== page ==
Manchester United won the game, and the lesson for you is the same as in Ted Lasso. With toxic team members, it's not just about their own performance -  they often demotivate and bring your entire team down as well.

A report from Harvard Business School has outlined the real cost of assholes or toxic employees:

"In comparing the two costs, even if a firm could replace an average worker with one who performs in the top 1%; it would still be better off by replacing a toxic worker with an average worker by more than two-to-one."

Toxic team members drive good ones away.

Having a high-performing a**hole on your team can cause turnover, too.

Why? Imagine a good employee trying to do their best while having to put up with the toxic behavior of their colleague. Not only is the toxic employee dragging down everyone’s performance, it can also drive people to quit. 

If the same rules don't apply for everyone, and the issues persist, it's natural for your team members to want to leave. A 2021 Cornerstone survey has found that good employees are 54 percent more likely to quit when they have a toxic employee on their team.

In this scenario, the solution is simple - get rid of toxic team members instead of making others adapt to or endure them.

If the toxic team member leaves, the performance and morale of everyone on the team will improve. That overall difference will more than make up for the a**hole's individual results.

Stanford professor Bob Sutton has literally written a book about this (The No Asshole Rule), and we highly recommend reading it for dealing with and understanding similar situations. 

For more content on why high-performing a**holes can really derail your team, check out the following links:

Get awesome ideas from your team

As a manager, you do not have to have all the answers. In fact, trying to do so is a great way to burn yourself out and get mediocre results.

You can always get great ideas from your team if you’re open to listening to them and regularly seek their opinion.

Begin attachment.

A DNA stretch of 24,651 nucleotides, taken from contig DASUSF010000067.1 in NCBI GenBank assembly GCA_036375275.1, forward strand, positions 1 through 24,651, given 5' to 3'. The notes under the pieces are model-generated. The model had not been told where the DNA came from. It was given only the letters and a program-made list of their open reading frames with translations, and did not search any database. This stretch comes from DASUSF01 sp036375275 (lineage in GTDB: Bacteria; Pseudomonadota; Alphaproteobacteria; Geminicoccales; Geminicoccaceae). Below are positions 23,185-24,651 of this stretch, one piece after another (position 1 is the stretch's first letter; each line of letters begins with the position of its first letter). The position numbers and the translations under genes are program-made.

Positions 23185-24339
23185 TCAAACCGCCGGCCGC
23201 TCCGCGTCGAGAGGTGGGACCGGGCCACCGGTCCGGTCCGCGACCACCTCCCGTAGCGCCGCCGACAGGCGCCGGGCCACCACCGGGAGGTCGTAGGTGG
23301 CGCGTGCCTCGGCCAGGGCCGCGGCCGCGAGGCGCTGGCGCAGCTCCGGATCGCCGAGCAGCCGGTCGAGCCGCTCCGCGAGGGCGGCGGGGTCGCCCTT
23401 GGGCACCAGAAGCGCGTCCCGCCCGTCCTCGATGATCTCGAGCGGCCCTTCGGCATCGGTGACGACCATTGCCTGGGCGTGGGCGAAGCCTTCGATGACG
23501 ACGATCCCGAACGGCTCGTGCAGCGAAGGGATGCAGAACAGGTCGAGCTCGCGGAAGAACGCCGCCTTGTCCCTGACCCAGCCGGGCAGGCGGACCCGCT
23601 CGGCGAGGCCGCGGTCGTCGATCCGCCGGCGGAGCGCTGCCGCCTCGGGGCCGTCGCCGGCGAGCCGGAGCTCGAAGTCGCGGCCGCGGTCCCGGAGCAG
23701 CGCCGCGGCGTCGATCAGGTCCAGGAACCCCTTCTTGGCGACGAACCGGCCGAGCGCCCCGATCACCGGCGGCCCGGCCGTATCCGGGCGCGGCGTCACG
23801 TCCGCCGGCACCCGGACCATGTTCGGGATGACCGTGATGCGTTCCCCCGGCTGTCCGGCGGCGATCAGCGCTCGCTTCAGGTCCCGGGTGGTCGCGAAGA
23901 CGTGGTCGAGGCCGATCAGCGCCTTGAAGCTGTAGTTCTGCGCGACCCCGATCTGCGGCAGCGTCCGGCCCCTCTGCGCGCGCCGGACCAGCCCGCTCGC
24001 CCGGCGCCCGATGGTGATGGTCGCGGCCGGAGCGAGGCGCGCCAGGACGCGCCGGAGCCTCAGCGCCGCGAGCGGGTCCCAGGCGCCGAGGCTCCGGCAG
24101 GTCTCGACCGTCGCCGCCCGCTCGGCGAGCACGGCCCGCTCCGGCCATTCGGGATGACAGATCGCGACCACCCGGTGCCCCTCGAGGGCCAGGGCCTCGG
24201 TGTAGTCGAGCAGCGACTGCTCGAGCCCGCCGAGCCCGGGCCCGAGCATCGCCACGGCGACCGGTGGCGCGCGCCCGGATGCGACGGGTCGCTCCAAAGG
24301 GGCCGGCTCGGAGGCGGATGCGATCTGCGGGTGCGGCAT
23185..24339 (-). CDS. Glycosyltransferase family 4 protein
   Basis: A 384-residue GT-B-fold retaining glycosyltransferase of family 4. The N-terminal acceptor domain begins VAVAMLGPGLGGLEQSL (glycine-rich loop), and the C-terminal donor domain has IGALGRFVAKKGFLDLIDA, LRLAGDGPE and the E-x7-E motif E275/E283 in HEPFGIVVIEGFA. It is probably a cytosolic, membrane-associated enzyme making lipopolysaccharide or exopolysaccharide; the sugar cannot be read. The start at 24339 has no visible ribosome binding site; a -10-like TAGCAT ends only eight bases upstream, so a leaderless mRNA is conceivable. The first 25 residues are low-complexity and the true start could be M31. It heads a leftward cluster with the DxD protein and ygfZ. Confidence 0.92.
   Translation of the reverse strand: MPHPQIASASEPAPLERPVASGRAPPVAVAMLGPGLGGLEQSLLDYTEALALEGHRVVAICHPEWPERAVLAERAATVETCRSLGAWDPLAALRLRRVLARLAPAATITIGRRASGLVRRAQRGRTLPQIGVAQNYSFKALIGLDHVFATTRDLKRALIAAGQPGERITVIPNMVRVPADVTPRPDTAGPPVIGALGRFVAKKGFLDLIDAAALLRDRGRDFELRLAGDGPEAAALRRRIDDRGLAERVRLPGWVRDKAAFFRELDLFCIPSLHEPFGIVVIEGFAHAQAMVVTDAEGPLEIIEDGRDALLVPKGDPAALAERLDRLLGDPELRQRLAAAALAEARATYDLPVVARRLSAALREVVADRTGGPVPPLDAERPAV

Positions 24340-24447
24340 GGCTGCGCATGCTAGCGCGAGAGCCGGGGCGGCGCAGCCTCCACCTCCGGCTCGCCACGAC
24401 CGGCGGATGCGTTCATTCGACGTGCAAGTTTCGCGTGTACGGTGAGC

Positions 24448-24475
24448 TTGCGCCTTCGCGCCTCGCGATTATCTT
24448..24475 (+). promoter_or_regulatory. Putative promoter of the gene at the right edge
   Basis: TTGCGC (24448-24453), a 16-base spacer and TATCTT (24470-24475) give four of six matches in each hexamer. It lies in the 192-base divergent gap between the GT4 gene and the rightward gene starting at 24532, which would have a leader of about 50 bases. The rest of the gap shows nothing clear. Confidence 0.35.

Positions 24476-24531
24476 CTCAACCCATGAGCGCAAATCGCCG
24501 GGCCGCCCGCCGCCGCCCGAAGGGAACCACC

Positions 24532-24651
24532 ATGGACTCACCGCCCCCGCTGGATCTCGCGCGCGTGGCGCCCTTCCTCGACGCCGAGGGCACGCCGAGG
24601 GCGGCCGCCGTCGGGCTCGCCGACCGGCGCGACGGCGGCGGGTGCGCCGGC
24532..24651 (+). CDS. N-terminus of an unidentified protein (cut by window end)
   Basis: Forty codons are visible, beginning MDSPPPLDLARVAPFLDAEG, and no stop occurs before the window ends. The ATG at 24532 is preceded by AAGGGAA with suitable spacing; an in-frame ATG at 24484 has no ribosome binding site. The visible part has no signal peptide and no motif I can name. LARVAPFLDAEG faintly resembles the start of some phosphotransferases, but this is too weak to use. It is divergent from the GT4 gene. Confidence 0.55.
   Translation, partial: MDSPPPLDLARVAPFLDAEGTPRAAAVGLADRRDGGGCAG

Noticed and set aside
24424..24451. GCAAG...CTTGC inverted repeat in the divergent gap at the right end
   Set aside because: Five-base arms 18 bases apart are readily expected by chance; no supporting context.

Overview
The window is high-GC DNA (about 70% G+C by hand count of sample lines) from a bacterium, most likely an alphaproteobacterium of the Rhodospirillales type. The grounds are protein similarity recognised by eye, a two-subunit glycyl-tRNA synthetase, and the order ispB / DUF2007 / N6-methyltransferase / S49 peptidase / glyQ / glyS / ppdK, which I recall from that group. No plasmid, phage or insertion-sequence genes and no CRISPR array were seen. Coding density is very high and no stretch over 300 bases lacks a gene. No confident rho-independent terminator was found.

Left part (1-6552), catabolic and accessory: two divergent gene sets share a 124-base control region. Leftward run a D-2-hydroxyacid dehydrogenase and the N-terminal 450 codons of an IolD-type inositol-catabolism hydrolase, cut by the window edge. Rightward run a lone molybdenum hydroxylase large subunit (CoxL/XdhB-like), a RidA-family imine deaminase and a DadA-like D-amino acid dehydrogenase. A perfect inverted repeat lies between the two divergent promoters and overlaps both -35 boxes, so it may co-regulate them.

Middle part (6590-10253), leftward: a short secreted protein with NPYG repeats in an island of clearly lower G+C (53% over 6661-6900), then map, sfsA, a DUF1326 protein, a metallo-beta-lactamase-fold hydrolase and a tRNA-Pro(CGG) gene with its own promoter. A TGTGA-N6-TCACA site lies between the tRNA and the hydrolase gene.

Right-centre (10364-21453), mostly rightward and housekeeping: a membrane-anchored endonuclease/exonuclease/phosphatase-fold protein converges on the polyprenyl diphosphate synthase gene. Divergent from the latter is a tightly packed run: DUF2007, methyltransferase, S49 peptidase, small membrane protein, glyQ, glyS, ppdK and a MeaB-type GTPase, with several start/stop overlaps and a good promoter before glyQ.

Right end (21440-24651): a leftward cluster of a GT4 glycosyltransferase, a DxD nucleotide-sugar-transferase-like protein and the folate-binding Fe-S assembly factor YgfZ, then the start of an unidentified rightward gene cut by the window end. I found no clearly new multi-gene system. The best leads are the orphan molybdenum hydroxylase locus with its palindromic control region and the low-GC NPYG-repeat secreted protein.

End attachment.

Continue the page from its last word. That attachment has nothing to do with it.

Ted shows he buys into this idea when he listens to Nate, the equipment manager, who shares a great tactical play he came up with.

Ted encourages Nate to speak up and accepts his idea, using it in a very important match against a much stronger club.

Lasso’s philosophy in this case is simple, but very effective - the best way to improve as a leader and get better results - is to source ideas from your team. They each have a unique perspective based on their roles, so you should take advantage of that as often as possible. 

Not only will you be getting more ideas this way, you’ll be showing your team how much you value them.

Ted lasso lessons on management and leadership includes listening to your team for ideas.

Are you listening to your team? 

There are several ways you can tap into your team’s ideas like Ted Lasso:

1) Ask them. 

Don't just take the easy route and ask things like, "Do you have any feedback for me?" That's far too vague and difficult to know what you really want from them without context.

Instead, ask them specific questions like:

  • How could we change our team meetings to be more effective?
  • Would you like more or less direction from me on your work?
  • What could I do to make you enjoy your work more?

By getting specific, you make it easier for them to give you more feedback. Then they know what you're really looking for.

Also, remember to give them credit! The more they feel heard and see you’re listening, the more ideas you’ll get. This creates a win-win scenario for your team and encourages feedback from everyone. 

Further reading:

ted lasso management and leadership lessons

2) Include them in your ideas.

While it’s great to get new ideas from your team, it’s not the only way they can contribute. Another important approach to use as a leader is to solicit their feedback on your ideas.

Ted Lasso did this by getting all of the players to share their favorite trick plays after he created one of his own. They then had a fun practice trying all of them, and eventually running some of them in a game when they really needed a goal.